My way or the mucky way

A few weeks ago, we had another Covid scare. The lady who lives with us and looks after us when we are busy online ‘zoomed out’ and ‘teaming up’ with the world, fell ill. We quarantined her and while we waited for the test results, we decided to share the workload. Among other things, mopping the floor fell on my strong shoulders. Two really important lessons that I learnt about myself came to me courtesy of my fight with a floor swab.

This is real-world work and it’s really hard. To make it easy on my back, my kind wife had anticipated the day that I may be pressed into poocha duty and bought a wonderful gadget called the ‘super safai spin mop’. This is where I met lesson number one. It all began when I walked past the dining table and saw her opening a box out of which a whole lot of interesting-looking parts emerged. I love jigsaw puzzles and I love being the man of the house. When an exasperated Deepa called out to me and said, “I can’t do this, can you please figure out how to assemble the floor mop…” I was more than happy to offer my help. (At this stage I did not know that I was expected to use the said mop as well as assemble it)

The super safai floor mop had a really simple instruction manual, in fact it was so simple that I could not figure out what it was telling me to do. So, I decided that I would figure it out myself. How difficult could it be after all? An hour later when wifey emerged from the kitchen, I was still sitting at the table with the mop and bucket. I had raced through pieces of it, but the last mile was proving to be tricky. How to get the handle to clasp the swab and spin at the same time? This was the USP of the super safai spin mop. What was the point of having a super-efficient mop that would not spin dry?

As she was walking by, she said, why don’t you google it… Duh of course I could but my male ego was in play and I was determined to figure it out on my own. My rather curt retort to her was “You asked for my help, now please leave it to me and don’t tell me what to do. I know what I am doing.” Victorious, but very irritated with myself, just to make sure I had got it right, I now took a look at the youtube ‘unboxing video’ – yes I kid you not there was a detailed blow-by-blow account of how to assemble the super safai floor mop available for technically challenged people like me. I am happy to report that in the end, I was triumphant, but what could have been a 10-minute job took me over an hour.

Just when I thought I had done my bit for the day, I was informed that I now needed to swab the house. She said, “let me show you how to do one room”. In a huff I said, “Leave it to me. If it’s my job to do, I will do it my way”. I then proceeded to fill the bucket with a few inches of water and furiously swab the floor. Once again, walking by, wifey said,” you will need more water…” By now you know my reply. Determined to power through this task, I attacked every room with determination. Found all the difficult corners. Dip, spin dry a bit, and then swab, swab, swab from room to room (without changing the water). I did not stop to look back.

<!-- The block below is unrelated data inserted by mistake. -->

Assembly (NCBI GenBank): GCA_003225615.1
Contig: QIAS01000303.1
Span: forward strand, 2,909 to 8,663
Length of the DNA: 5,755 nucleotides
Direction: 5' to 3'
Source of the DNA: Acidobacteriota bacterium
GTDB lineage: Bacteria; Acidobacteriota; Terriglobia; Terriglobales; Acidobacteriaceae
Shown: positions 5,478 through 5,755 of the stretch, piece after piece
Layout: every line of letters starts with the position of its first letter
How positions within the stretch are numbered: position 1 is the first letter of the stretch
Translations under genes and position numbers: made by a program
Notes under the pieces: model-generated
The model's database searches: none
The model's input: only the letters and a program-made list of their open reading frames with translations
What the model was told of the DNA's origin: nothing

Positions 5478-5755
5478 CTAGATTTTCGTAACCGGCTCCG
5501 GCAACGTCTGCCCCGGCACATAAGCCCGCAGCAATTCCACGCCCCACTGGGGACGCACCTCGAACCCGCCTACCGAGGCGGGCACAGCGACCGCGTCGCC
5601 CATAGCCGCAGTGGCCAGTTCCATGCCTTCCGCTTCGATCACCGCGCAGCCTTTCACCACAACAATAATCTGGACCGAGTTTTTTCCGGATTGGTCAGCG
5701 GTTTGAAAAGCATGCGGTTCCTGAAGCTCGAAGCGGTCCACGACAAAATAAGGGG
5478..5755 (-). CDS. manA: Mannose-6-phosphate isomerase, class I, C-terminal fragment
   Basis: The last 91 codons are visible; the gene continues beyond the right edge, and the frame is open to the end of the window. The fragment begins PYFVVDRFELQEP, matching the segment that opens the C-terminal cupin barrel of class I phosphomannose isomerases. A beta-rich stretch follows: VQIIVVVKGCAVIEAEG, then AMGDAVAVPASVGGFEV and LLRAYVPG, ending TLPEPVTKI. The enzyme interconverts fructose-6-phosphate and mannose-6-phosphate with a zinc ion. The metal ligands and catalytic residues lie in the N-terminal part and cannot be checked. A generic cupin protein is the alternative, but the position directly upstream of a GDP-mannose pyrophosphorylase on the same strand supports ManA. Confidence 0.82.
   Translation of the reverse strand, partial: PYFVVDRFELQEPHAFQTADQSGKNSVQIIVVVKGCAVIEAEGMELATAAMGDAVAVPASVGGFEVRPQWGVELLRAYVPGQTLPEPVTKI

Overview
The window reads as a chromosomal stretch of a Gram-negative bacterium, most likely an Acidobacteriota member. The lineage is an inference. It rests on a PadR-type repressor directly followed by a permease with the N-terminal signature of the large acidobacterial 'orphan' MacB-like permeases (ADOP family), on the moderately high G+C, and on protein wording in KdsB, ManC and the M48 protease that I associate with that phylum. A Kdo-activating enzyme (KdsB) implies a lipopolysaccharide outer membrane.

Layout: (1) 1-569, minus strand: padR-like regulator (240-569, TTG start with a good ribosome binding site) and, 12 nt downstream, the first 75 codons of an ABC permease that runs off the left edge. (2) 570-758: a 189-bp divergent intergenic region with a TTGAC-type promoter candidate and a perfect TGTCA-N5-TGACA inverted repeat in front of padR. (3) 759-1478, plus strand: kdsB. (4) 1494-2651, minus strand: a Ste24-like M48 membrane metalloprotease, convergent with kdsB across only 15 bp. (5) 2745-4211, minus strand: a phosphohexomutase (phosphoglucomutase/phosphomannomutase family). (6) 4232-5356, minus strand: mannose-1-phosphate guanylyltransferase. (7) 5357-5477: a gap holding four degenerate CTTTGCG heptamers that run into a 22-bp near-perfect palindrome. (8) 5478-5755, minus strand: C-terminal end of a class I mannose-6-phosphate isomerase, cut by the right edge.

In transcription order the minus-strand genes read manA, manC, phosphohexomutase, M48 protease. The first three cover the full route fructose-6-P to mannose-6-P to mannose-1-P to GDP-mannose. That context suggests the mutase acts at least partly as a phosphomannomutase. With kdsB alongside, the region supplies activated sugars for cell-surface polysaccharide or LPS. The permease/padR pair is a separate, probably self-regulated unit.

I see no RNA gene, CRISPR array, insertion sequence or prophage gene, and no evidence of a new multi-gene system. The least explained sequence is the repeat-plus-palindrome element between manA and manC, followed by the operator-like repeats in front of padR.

If I had stopped to look back, I would have seen that I was leaving muddy footprints across the house. What I ended up doing was taking all the dirt I could find, collecting it in my few inches of water, and then spin mopping it efficiently across the entire house. The next morning when lady luck smiled on us and the lady was let out of quarantine, I am told she was horrified. She wanted to know how Bhaiya had managed to get the floor so dirty in one day. An unintended consequence of this little episode is that spinny the floor mop has been packed up and is sitting in its carton again.

The moral of my story – wifey was trying to help me both times. My ego got in the way and I told her to back off and let me do it “My Way”. I was not open to listening. My need to show how smart I was and exert my independence, got in the way of finding the smart way to do the task at hand. The next time she or anyone else offers to tell me how to do something and I find myself reaching for ‘my default way’ of responding, I need to stop myself and receive the help on offer by listening and learning from their experience. This is a mucky reminder of how much I can benefit from keeping an open mind and exploring other ways of doing things.

The views and opinions published here belong to the author and do not necessarily reflect the views and opinions of the publisher.

Nikhil Dey
Nikhil Dey is Executive Director, Adfactors PR.

A trusted coaching and communications professional, Nikhil Dey is a certified life and leadership coach (International Coach Federation - ICF). Nurturing talent and helping clients achieve their goals is what makes him happy. He loves learning from students of communication, teaching courses and guest lecturing at various educational institutions. When he is not working you will find him on the tennis court or out for long walks with his family and four legged friends.

Previously he has held senior leadership positions at Weber Shandwick and Genesis BCW.

He can be reached on twitter @deydreaming

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